By 2025, almost all new vehicles in the US will come with automatic emergency braking systems, thanks to a pact 20 automakers made with the government. The companies and the US Department of Transportation's National Highway Traffic Safety Administration, as well as the Insurance Institute for Highway Safety agreed to make technology a standard feature on all new cars. A lot of automakers -- including Volvo, Ford, Honda and Toyota, just to name a few -- have been incorporating auto braking into some of their vehicles for quite a while now. But this joint initiative ensures that the technology will become a common item in new cars' feature lists within a few years' time.
The technology typically use sensors, radars, lasers and cameras to determine if you're about to collide with other vehicles or objects. It then automatically hits the brakes if you react too slowly. Back in 2012, the European Union passed a legislation that requires new cars to have AEB. The corporations involved in this project agreed to make the pact on their own, though. And that, the NHTSA believes, will make automatic emergency braking a standard feature "three years faster than could be achieved through the formal regulatory process." Within those three years, it could prevent up to 28,000 crashes and 12,000 injuries, based on data from the IIHS.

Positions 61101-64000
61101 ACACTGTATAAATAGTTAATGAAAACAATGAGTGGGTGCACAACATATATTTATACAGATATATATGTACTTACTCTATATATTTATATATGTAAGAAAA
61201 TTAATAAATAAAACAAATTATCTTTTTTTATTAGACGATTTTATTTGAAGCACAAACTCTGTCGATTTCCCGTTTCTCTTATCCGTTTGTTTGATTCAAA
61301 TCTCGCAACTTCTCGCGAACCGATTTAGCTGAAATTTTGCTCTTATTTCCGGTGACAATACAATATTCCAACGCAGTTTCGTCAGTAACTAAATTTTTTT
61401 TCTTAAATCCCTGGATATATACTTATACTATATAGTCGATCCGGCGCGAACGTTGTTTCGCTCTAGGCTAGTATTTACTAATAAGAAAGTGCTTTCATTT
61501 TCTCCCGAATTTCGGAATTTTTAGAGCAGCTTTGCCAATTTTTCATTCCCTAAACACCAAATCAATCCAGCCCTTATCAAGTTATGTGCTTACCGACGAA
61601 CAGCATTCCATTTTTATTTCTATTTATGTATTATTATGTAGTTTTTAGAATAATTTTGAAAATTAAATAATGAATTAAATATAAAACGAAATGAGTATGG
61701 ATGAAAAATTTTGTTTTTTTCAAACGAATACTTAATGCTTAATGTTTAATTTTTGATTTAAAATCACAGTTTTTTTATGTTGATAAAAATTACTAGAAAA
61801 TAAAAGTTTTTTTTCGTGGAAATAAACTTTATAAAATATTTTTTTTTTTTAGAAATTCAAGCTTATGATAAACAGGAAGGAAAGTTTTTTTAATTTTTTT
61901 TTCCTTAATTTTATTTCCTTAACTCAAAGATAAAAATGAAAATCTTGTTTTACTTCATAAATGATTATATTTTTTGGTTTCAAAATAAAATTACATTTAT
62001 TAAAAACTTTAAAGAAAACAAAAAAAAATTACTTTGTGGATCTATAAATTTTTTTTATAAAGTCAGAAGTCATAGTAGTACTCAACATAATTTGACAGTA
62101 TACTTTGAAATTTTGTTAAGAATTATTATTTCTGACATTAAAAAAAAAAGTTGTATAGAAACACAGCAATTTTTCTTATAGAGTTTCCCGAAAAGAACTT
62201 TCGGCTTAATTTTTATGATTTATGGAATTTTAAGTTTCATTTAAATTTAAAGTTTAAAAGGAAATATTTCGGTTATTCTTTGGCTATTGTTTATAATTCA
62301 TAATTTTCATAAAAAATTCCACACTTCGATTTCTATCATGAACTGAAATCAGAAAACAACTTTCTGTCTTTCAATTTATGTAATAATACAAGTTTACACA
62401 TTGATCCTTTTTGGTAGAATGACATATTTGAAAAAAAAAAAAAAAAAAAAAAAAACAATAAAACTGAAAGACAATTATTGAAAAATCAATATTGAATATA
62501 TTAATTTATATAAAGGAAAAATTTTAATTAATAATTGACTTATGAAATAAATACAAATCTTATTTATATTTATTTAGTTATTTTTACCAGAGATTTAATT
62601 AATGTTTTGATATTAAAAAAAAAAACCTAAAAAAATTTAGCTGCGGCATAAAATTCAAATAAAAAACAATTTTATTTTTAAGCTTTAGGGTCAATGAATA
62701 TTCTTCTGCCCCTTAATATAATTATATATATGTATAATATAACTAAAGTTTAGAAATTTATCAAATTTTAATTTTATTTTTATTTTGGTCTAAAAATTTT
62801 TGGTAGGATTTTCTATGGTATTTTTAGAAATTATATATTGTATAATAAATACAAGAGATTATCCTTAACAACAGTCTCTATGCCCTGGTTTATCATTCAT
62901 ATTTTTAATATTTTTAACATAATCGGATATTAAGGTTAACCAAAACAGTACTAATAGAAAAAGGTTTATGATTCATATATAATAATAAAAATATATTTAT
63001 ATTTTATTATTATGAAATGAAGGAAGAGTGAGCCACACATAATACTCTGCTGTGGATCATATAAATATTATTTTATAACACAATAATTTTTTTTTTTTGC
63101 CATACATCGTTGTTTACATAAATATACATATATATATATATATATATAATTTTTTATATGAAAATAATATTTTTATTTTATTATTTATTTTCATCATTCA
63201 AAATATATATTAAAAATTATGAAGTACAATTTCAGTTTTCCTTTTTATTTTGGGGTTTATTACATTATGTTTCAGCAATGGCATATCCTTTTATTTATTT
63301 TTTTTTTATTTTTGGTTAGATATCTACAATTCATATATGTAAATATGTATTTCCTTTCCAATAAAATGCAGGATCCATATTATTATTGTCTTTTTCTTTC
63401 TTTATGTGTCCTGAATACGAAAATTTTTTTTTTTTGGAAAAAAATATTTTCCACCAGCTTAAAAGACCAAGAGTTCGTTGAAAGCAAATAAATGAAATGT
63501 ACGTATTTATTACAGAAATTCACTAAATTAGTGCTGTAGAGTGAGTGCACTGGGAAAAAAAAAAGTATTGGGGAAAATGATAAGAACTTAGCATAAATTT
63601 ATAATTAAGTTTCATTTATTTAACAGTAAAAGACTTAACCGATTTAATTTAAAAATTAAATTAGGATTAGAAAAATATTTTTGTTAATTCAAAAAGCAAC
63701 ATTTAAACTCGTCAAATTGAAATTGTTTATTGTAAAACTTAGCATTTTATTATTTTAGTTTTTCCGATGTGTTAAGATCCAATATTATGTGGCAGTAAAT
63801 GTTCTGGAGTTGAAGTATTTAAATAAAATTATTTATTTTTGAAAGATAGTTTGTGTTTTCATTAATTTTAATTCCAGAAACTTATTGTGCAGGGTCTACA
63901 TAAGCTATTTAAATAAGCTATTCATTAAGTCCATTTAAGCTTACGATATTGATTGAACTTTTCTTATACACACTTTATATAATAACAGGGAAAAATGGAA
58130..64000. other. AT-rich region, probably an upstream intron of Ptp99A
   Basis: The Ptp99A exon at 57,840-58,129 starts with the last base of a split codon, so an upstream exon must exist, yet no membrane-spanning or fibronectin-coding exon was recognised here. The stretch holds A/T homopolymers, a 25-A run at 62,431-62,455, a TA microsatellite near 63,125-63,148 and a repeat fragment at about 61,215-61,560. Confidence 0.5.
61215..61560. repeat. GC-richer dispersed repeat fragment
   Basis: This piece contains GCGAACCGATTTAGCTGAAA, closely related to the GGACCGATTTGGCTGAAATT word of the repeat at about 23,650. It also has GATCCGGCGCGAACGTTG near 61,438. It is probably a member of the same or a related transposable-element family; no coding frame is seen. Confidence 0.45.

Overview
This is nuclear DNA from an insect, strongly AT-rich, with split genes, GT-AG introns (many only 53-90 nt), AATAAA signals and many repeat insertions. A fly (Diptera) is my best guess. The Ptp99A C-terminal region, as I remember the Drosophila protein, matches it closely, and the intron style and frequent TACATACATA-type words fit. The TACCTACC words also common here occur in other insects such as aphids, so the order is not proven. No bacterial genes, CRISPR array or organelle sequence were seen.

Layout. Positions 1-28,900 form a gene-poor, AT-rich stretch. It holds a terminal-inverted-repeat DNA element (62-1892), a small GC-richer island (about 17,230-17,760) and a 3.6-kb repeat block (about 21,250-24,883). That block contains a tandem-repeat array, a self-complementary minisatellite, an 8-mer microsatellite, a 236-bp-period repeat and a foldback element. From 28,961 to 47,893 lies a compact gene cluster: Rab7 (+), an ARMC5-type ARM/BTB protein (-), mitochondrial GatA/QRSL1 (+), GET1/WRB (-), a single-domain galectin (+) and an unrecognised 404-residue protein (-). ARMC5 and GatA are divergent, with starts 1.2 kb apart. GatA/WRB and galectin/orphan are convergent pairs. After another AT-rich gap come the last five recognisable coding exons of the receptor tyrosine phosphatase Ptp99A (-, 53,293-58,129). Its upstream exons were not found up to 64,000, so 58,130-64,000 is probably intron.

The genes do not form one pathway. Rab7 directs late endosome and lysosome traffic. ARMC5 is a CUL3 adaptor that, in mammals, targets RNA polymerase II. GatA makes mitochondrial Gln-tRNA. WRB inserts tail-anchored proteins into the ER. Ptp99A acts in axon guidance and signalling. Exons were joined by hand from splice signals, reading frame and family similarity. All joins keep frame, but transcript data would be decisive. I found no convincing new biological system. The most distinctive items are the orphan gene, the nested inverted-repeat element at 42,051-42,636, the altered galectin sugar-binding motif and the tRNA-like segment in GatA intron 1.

The twenty automakers are:
FCA US LLC
Jaguar Land Rover
Tesla Motors Inc.
Volvo Car USA
Under the agreement, all vehicles that weigh 8,500 pounds and below, such as cars and average pick-up trucks, are required to have auto braking systems by September 1st, 2022. The companies will have a bit more time to adapt the technology for anything heavier than that, though: the deadline for vehicles that weigh 8,501 to 10,000 pounds is September 1st, 2025.